The story of Wasteland is a fascinating one, and I'm not talking about the in-game lore. Originally released all the way back in 1988, the original Wasteland was one of the pioneers of the post-apocalyptic genre and made way for the inadvertent creation of the Fallout franchise. Years later and on the brink of obscurity, Wasteland 2 came out of nowhere and breathed new life into the elder franchise after a successful crowdfunding campaign on Kickstarter. Now, Wasteland makes its return with the third entry into the series, ditching the deserts of Arizona for the chilly wilderness of Colorado. As my first foray into this series, I don't feel lost by its story, but I was left less than impressed by its turn-based gameplay and performance on PC.
Wasteland 3's Dangerous Colorado
The hands-on time I had with Wasteland 3 was the opening few hours of the game. In that time I was able to fully comprehend the story and my goals as a Ranger, despite never having played a previous game in the series. The story's premise revolves around the Patriarch, a domineering entity in neighboring Colorado who promises to help the Ranger organization to survive via supplies and resources. The demo begins with your Ranger group on their way to meet the Patriarch. As they attempt to cross a frozen lake, a group of hillbilly thugs armed to the teeth with rockets and automatic armaments called the Dorsey gang ambushes them. Just like that, the true gameplay begins. Players start by choosing two main characters who will act as your avatars throughout the campaign. inXile graciously grants players several pre-made sets of characters with their own backstories and skills, but I much prefer getting creative.
The character creator in Wasteland 3 was impressive. There's an abundance of appearance options, perks, and skills to choose from. Customization ranges from ridiculous helmets, pants, and coats to crazy, 80s-inspired hairstyles. As far as turn-based strategy games go, Wasteland 3 seems to be one of the front runners for freedom of choice when it comes to character creation. I opted for a balanced skillset between my two characters, one who focuses on automatic weapons another with bladed weapons. Then, there are a bunch of ancillary skills, some which allow you to lockpick, talk your way out of situations, or even repurpose microwaves found in the environment. Wasteland 3's loads of options show much promise when it comes to player choice and approach to different combat situations.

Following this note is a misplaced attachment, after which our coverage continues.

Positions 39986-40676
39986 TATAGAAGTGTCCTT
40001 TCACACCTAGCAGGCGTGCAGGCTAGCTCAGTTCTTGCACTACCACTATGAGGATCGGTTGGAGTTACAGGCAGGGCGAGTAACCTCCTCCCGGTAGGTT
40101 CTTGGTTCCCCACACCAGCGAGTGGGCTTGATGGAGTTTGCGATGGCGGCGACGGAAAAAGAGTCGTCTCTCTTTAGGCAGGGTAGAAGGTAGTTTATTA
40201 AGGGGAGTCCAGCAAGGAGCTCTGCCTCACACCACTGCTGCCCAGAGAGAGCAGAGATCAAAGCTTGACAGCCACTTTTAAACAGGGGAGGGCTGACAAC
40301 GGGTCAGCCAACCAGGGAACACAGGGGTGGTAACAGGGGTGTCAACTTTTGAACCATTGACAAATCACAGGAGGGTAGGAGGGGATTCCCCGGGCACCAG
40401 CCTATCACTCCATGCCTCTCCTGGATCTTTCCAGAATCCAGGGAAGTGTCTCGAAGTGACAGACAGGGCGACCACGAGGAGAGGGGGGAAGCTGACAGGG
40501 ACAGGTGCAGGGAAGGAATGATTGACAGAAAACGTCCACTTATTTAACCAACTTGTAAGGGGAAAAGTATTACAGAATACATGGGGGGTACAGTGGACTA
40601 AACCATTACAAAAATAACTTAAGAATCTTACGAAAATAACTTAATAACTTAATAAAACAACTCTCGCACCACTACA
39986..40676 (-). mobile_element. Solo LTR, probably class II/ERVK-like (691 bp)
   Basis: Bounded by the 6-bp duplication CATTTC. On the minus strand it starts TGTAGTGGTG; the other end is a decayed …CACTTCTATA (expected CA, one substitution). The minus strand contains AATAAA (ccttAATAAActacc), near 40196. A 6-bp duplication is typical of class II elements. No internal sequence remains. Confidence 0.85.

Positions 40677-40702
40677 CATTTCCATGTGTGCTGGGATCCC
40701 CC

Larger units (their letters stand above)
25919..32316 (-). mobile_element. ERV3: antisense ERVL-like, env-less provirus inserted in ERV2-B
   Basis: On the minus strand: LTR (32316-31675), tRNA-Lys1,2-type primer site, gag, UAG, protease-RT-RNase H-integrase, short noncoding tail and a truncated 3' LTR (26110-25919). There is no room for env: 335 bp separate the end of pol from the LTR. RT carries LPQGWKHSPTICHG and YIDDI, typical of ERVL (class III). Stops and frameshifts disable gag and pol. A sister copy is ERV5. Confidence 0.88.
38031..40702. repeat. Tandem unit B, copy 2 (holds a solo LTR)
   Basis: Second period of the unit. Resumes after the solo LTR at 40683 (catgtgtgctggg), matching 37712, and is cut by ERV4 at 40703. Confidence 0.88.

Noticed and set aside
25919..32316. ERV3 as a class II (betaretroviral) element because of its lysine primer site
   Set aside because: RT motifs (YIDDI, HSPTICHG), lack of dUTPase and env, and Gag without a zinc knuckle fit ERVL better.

Having made my characters, Wasteland 3 shoved me right into the thick of combat, fighting off the Dorsey raiders. Combat is very simple and easy to pick up, especially if you've played the recent XCOM titles by Firaxis. This is cover-based tactical strategy where units hide behind cover for protection from enemy projectiles. Your characters have a percent chance to hit enemies based on the unit's stats, distance from the target, and weapon used. Unfortunately, I wish Wasteland 3 offered more variability in its combat. I thought that perhaps my character builds were inadequate since each unit had only one combat ability that charges over time. Since I didn't have any other skills at my disposal, the gameplay turns out quite boring. A typical turn devolves into "find cover, shoot, rinse, and repeat." If you use a melee unit, you just have to run from cover to cover until you reach the next enemy. Nothing about any of that feels extraordinary.